In addition to taking the survey, people can submit written comments to

The survey can be found at this link:”

Fall Brown Trout Runup Report

Similar to the fall of 2018, our fall run for 2019 started out slow. When I say slow I am talking about two anglers with one guide landing 8-15 run up rainbows and browns per day. The fishing seemed to get good around October 25th, historically the fall run gets good around mid-October and continues to stay good into November. From 10/25 on clients were landing 20-30 run up rainbows and browns per day between two anglers on the overcast days, some of those browns hit the 20″-23″ mark on the Madison River in Yellowstone National Park. The overcast days produced more and better fish than the sunny days which is normal. Catching trout on the sunny days seem to be challenging but the whitefish seemed eager to eat our flies. October was much colder than most Octobers with a few days where the wind chill hit -25 degrees. Believe it or not, we had only two cancellations during the cold snap in October, some hearty anglers out there! Several days the Park Service closed the roads in YNP due to snow (or lack of snow) however, we took advantage of those days and fished the Madison River in Montana around Three Dollar Bridge, Reynolds bridge, and Pine Butte areas with great success and no crowds. To sum it up I would recommend booking later in the season for 2020 based on the last two years of fishing during the brown trout run. When booking we can fish in Yellowstone National Park through the first Sunday in November, which is the 1st for 2020. BOOK NOW FOR PRIME DATES IN 2020!



Upcoming Trade Show Schedules

We are only attending three trade shows this winter, and here they are!

  1. The Fly Fishing Show at the Royal Plaza Hotel & Trade Center in Marlborough, MA – January 17-19, 2020.
  2. The Fly Fishing Show at the New Jersey Convention and Expo Center in Edison, NJ – January 24-26, 2020.
  3. The 45th Annual Fishing Show at the George R. Brown Convention & Exhibit Center in Houston, TX – March 4-8, 2020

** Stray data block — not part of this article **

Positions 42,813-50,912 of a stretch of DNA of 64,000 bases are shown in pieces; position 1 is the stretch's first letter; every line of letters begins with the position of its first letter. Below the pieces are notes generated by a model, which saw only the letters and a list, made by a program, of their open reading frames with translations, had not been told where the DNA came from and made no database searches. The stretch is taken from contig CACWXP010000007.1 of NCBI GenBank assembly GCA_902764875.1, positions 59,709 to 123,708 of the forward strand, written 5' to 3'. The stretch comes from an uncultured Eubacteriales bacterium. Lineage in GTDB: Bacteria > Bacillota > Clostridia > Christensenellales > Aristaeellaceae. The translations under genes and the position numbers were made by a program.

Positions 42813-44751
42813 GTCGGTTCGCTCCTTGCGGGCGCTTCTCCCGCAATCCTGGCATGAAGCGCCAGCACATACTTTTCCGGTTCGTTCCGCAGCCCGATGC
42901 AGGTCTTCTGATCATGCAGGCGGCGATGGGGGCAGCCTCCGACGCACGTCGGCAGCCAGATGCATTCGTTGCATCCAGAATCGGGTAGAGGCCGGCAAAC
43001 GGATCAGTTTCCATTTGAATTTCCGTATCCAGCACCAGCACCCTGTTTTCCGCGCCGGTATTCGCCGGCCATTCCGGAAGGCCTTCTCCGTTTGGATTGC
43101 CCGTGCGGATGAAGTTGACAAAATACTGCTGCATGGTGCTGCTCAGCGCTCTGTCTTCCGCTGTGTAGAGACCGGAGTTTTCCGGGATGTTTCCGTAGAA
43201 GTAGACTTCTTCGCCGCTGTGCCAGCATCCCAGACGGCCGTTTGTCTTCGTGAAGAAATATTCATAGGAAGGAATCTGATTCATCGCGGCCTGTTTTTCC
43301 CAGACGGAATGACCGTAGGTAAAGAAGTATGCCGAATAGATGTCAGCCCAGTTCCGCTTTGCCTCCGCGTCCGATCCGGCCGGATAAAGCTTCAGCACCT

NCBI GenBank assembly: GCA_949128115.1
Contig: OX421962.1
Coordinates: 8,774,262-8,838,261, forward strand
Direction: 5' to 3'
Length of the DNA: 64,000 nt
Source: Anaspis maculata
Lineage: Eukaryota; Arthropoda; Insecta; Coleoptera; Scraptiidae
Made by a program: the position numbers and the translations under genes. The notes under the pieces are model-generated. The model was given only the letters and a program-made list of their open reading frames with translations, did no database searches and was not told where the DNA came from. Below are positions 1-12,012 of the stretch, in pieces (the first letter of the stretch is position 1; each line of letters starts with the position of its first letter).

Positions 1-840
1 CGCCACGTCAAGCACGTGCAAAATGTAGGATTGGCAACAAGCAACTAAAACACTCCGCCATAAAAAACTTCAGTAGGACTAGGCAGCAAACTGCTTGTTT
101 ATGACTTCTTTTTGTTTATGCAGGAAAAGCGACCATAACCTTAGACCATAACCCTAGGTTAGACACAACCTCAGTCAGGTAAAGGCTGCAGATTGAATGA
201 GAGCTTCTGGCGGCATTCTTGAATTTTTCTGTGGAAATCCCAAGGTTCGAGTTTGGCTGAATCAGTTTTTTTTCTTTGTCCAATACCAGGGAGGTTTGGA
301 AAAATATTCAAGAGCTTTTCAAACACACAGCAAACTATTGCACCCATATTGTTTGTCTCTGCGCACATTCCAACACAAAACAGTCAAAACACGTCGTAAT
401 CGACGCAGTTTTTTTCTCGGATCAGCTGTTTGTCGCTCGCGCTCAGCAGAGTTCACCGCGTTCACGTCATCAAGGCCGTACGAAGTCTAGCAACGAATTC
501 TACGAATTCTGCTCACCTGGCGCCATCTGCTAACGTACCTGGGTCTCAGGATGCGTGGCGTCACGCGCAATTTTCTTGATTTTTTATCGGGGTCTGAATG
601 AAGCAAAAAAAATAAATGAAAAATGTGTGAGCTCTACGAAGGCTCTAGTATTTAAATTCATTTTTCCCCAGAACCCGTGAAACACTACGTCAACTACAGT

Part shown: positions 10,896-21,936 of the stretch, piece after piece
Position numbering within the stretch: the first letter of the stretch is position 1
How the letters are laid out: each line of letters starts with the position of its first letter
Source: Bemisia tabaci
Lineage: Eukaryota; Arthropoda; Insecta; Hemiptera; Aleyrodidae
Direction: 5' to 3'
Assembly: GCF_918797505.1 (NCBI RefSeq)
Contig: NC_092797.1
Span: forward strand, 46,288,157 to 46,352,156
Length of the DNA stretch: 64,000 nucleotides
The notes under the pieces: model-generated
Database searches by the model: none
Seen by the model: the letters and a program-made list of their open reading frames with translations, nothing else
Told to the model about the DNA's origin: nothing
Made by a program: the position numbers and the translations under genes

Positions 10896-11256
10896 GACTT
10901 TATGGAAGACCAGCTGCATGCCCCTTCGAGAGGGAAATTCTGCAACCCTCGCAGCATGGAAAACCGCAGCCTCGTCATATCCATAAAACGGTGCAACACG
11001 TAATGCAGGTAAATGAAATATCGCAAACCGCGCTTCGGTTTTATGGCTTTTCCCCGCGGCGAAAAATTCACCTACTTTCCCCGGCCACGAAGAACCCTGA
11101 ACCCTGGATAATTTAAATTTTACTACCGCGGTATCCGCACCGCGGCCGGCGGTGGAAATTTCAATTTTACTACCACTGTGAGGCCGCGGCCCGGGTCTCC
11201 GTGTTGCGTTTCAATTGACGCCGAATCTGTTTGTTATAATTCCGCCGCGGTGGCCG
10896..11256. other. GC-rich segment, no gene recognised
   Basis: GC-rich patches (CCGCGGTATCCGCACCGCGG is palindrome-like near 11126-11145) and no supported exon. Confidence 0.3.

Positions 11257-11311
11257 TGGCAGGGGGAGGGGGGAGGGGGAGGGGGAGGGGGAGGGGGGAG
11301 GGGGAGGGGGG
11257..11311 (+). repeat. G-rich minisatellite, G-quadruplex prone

We will keep you posted on show schedules a couple of weeks before each show. Stay tuned!

Holiday Gift Ideas?

Are you struggling with holiday gift ideas? Check out our online store for the perfect Christmas gift! In stock –  Trout On The Fly hats, t-shirts (women and men in an assortment of colors and sizes), hoodies, buffs and the perfect gift a fishing trip!




Thank you for staying connected with us on current conditions, reports, and news!

Long Overdue Newsletter & New Address

Where Have We Been?

We apologize for not getting a newsletter out since Memorial Day weekend. We have been busy with trips out every day since Easter! It’s exciting but a lot of work and at times exhausting, hence the 4-month delay in getting this newsletter out!

Fishing Report For This Summer

We have had a wonderful season to date. Water temperatures and flows have been in good shape all summer long, good for the fish and the anglers. We had no “hoot owl”  closures on our waters this summer. “Hoot owl” closures are enacted when Montana Fish Wildlife & Parks steps in and closes rivers from 2 pm to midnight due to warm water temperatures. Because the temperatures have been cooler, our salmon fly hatch was about a week to ten days late this year. Typically we will start to see the first adults around June 18th, but this season we didn’t see them until around June 28th, and even then the fish weren’t that hungry for them. The caddis dry fishing during the salmon fly hatch made up for the slower than average salmon fly bite. Fast forward to late July and our terrestrial fishing turned on! The hopper and ant bite was amazing this summer! During the start of the hopper bite, some of the fish were suicidal when it came to eating the hopper; we would have two or three fish try to eat our hoppers at the same time. It doesn’t get any better than that! As word got out on how good the terrestrial bite was on the Madison River, every guide in Montana and Idaho and their siblings departed their “home” waters and made the pilgrimage to the Madison River. The crowds didn’t seem to slow the bite down one bit. Around late-August, the fish started to wisen up to the hoppers and they began to be more selective on what they were eating. The two best hoppers were the Thunder Thighs in pink and tan and Morshs pink or orange body. Finding these two hoppers in a sizes 14 or 12 in Montana was like winning the lottery! As I write this email the fish are still eating the hopper. When will they stop eating the hopper? Who knows but we are enjoying every day they do! The Yellowstone River was amazing some days with the hoppers and slow the next day, typical for the Yellowstone, but a blast when they were on it!

Moving forward to current conditions of area waters: We had a weather cold snap from September 6th through the 11th that just let up, triggering some fall run-up rainbows and browns to make their way into the rivers from area lakes and reservoirs such as Hebgen Lake, Ennis Lake, and Holter Lake. Our favorite time of the year! From now into November you could catch the brown trout of a lifetime! A typical day on the Madison River right now will start out with nymphing or streamer fishing in the morning, then switch to a hopper and ant when the air warms up. The fish seem to be keyed in on the terrestrials when it is sunny out on the Madison River. The nymph fishing has been solid with Baetis patterns such as PT Spanker, Green Machine or the Micro Mayfly.